Miller suffers loss in first start with AquaSox

By on June 22, 2016

 

Brandon Miller made his first professional start in the Seattle Mariners system last Sunday, taking the loss for the Everett AquaSox in a 7-3 defeat to the Tri-City Dust Devils. (Photo courtesy of the Everett AquaSox)

Brandon Miller made his first professional start in the Seattle Mariners system last Sunday, taking the loss for the Everett AquaSox in a 7-3 defeat to the Tri-City Dust Devils. (Photo courtesy of the Everett AquaSox)

In many ways, Brandon Miller’s first professional start last Sunday night was like just any other.

Making his pitching debut for the Everett AquaSox, the Class A Short Season affiliate of the Seattle Mariners, the Ephrata native admittedly had some early nerves.

“I had a few butterflies, but that’s typical for me,” said Miller, a sixth-round pick of Seattle in the Major League Baseball draft. “I keep an even keel and throughout my start, they slowly fade away.”

Everything was under control through two innings against the Tri-City Dust Devils, as he yielded just one run and trailed only 1-0 going to the third.

There, however, the first four batters Miller faced all reached base, and that was the end of his night. The 6-foot-4, 210-pound right-hander took the loss in the AquaSox’s 7-3 defeat in Northwest League action. He yielded five earned runs on six hits in two-plus innings of work, issuing one walk and striking out none.

“The first two innings went well, but in the third, I failed to get ahead in the count and they started waiting for a fastball,” Miller said. “I wanted to pitch to contact, (but) it was one of those days where the ball was being hit where our fielders weren’t.”

Although his first outing for the AquaSox was a fairly short one, he quickly learned that the caliber of batters was different compared to what he faced while earning consensus First-Team All-American honors as a Millersville University junior this spring.

“There was quite a difference between college and pro ball hitters,” said Miller, who used all four of his pitches, but relied mainly on his fastball, curve and slider. “The hitters here are more patient and they all have a plan for each at-bat.”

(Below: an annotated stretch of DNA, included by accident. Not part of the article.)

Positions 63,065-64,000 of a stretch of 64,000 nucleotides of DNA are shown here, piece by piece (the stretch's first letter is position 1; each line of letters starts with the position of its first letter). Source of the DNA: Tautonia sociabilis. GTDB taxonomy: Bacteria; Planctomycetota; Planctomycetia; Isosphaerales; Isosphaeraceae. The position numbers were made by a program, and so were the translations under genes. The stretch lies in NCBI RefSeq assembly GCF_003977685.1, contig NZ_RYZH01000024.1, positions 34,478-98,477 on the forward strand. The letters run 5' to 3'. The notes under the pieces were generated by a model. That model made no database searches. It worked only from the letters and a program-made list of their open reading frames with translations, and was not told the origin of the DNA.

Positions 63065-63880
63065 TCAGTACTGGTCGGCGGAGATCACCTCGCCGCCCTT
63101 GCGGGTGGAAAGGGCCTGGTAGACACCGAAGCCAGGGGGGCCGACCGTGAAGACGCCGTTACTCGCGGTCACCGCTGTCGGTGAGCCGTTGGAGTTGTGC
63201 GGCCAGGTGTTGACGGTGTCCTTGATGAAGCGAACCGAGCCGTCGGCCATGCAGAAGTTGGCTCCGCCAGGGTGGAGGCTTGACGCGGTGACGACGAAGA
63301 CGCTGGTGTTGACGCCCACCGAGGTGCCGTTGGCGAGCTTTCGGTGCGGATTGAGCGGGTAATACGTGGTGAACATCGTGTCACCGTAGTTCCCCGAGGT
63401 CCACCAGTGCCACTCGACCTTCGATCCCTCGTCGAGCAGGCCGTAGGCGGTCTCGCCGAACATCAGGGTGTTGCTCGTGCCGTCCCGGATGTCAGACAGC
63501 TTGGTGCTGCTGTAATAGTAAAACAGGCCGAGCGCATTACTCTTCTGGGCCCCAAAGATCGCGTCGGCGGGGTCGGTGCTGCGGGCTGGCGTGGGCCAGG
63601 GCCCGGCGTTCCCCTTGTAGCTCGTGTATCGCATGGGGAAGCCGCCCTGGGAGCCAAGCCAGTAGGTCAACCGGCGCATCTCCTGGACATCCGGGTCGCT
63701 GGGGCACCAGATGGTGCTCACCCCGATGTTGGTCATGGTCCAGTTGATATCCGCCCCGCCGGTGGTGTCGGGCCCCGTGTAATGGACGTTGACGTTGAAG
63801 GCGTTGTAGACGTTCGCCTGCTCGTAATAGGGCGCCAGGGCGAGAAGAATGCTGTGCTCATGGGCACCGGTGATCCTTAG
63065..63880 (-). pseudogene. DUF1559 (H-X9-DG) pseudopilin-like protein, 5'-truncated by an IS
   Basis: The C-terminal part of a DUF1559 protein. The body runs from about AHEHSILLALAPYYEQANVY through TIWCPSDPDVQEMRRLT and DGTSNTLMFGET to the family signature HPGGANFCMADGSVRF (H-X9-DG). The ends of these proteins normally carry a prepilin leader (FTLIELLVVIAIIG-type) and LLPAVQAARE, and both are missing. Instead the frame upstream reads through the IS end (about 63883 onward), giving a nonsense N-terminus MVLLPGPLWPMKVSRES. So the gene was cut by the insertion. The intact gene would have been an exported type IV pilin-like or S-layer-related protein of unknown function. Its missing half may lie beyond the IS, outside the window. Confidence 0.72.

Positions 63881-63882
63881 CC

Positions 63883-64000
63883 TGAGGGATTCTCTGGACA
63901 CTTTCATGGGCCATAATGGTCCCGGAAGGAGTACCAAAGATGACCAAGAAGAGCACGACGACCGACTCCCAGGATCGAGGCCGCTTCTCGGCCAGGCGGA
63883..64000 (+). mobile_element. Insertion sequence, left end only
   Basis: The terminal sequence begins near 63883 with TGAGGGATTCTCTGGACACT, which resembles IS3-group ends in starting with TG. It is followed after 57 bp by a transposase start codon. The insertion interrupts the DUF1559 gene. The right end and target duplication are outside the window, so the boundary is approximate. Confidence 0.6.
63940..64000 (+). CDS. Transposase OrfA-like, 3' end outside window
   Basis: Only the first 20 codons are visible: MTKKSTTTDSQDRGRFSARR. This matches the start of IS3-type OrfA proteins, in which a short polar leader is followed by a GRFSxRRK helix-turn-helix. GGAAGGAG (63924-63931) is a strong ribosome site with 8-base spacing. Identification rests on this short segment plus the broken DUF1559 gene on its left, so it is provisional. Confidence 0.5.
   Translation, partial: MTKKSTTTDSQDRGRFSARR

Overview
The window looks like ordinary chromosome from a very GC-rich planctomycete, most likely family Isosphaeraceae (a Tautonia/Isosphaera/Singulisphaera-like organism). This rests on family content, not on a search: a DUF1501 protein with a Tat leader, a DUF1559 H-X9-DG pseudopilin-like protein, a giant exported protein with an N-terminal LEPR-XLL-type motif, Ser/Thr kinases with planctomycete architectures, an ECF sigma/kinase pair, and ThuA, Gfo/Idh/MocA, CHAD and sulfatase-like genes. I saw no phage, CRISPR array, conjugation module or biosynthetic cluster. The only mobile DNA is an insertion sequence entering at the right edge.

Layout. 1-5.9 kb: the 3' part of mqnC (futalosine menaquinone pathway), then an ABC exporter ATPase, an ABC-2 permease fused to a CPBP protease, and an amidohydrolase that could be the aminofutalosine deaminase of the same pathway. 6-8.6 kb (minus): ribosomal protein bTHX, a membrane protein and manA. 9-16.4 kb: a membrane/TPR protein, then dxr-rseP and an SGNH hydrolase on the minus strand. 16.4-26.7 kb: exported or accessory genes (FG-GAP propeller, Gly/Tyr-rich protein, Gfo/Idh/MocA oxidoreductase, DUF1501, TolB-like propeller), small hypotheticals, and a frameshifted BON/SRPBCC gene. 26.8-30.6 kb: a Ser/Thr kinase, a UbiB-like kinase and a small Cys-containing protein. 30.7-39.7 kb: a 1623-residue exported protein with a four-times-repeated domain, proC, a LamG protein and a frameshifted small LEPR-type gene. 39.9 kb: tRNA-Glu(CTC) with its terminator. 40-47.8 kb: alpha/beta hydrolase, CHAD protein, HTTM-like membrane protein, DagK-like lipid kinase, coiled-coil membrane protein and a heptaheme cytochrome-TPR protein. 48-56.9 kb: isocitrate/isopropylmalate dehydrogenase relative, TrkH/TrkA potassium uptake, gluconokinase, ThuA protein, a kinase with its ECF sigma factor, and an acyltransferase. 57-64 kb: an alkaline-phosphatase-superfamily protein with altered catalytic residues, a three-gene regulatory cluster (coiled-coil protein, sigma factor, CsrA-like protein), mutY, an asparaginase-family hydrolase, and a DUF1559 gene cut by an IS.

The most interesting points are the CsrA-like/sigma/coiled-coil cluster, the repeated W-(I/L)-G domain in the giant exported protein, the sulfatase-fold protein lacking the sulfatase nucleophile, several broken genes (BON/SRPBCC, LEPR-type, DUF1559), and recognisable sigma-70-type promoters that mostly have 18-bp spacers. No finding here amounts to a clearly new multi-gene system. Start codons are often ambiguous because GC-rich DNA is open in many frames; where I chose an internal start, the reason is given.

After yielding a leadoff triple to Nate Easley in the bottom of the first and an RBI double to Aldemar Burgos, Miller avoided further trouble with a line out to left and then back-to-back ground outs.

“If I had to assess my outing, I know I have things to work on, but I threw strikes,” Miller said. “Tri-City was just having a good day at the plate.”

Tri-City’s Luis Asuncion led off the second with a single, but then Miller retired the Dust Devils’ next three batters &tstr; all on fly outs &tstr; to keep it 1-0.

Meanwhile, Everett’s offense managed just one hit through two innings off of Tri-City’s Will Headean, who pitched five shutout frames with eight K’s to earn the victory.

In the bottom of the third inning, Easley tripled to left field, Burgos walked, Chris Baker delivered an RBI single and Alan Garcia stroked a two-run double to left to chase Miller.

AquaSox manager Rob Mummau, a Manheim Central High School graduate, handed the ball to Lane Ratliff, the first of four Everett relievers used in the game. Mummau’s pitching coach is Moises Hernandez, the older brother of current Mariners’ ace Felix Hernandez.

“The biggest thing the coach said was to get ahead,” Miller said. “Since I fell behind in the count, I needed to throw fastballs to get strikes and the hitters knew I was throwing fastballs, so that’s what they wait on.”

The AquaSox wrap up a three-game series against Vancouver tonight (Wednesday) before heading back to Everett to host the Boise Hawks in their home opener on Thursday.

Miller is no doubt looking forward to getting back on the hill for his next start.

“This week (between starts), I will be throwing a bullpen and long toss,” he said. “I’ll be working on being able to throw change-ups for strikes and also throwing all of my pitches early in counts.”

Just call it part of the learning process that comes with playing pro ball. And now, with his first outing under his belt, Miller has a starting point.

“For me, it was no different from any other game I’ve pitched in before,” Miller said. “Everything was the same, just a higher level of play. It was exciting, though.”

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